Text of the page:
US 1839044 A
Description (OCR text may contain errors)
Dec. 29, 1931.. n T B MlNYARD 1,839,044
` GRAVEL WELL SCREEN Filed Jan.. 16, 1950 2 SheetsfShee l Dec. 29, 1931. T. B. MINYARD GRAVEL WELL SGREEN Filed Jan. 1e. 195o 2 Sheets-Sheet Patented Dec. 29,
ANl'rlzl) s'rxrlssl PATENT oFFicE THOMASB. MINYARD,`OF GREENWOOD, MISSISSIPPI GRAVEL WELL SCREEN Appiication med January 16, 1930. serial No. 421,23?.
This invention relates to improvements in l0 Anotherrobject of the invention is to provide an improved. well pipe screen from Lwhich sand may be readily removed by pumping water bacll through the well line 1 e. till another'object of the invention is to provide in associationwith the .screen device adapted to be attached to the lower end of a well line pipe, a resilient body which connects between the line pipe andthe wall of the well hole permitting'the washing out from the lower end of the well hole of mud but preventing mud and cavings from falling back into the bottom of the well around the screen.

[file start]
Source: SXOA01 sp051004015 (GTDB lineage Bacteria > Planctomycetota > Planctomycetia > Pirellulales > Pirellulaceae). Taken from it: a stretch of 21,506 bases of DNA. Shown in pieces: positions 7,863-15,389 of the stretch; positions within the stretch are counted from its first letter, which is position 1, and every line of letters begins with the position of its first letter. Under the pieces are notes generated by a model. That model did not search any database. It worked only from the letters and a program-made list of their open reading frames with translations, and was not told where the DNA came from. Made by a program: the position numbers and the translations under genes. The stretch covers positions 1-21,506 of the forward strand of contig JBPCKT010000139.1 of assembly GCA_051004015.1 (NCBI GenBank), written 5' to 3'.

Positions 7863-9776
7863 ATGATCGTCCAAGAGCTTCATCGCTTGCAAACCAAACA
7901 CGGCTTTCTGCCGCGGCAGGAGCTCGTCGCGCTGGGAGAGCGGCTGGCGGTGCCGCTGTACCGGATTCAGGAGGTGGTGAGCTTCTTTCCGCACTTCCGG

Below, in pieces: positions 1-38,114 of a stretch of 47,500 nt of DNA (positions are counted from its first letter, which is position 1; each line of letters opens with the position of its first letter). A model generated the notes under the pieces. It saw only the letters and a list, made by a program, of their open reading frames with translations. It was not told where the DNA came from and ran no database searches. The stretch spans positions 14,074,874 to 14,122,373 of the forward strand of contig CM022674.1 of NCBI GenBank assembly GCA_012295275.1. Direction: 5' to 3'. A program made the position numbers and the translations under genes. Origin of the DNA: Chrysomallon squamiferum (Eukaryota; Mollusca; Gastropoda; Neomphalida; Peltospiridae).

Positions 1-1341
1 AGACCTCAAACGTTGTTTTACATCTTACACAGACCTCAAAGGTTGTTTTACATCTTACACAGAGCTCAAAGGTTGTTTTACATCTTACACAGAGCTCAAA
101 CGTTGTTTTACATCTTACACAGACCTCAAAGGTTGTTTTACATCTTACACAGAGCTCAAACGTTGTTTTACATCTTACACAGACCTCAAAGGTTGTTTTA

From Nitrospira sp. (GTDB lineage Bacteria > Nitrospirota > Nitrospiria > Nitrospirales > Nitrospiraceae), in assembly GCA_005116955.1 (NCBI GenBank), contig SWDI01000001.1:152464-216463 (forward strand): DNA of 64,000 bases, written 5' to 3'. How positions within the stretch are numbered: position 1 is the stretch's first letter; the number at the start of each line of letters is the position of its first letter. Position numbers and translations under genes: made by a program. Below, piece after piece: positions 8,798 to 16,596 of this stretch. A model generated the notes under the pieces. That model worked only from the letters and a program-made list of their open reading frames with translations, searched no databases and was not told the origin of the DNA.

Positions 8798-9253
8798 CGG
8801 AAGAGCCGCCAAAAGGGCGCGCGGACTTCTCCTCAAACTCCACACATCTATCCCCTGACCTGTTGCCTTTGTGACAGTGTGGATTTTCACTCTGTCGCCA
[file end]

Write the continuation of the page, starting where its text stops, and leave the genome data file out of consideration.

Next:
The present invention. broadly. contemplates the provision of a screen consisting` of a pair of perforated pipe sections,.one being placed within and being of materially less diameter than the other, both of the pipes' being attached to the lower end of a line pipe and having. packed therebetween selected and clean gravel.
lThe invention will be best understood from a consideration of the following detailed description taken in connection with the accompanying drawings forming part of this speciiication, with the understanding,
i however, that the invention is not'conlined to any strict conformity with the showing of the drawings but may be changed or modified so long as such changes ormodifications mark no material departure from the salient features of the invention as expressed in the appended claims. f.
In the drawings 'Figure l is a longitudinal sectional view through one form'of the gravel well screen embodying the present invention, the same being shown in a Well hole.
Figure 2 is a sectional view taken upon the line 2 2 of Figure 1.
Figure 3 is a sectional view taken upon the line S of Figure 1.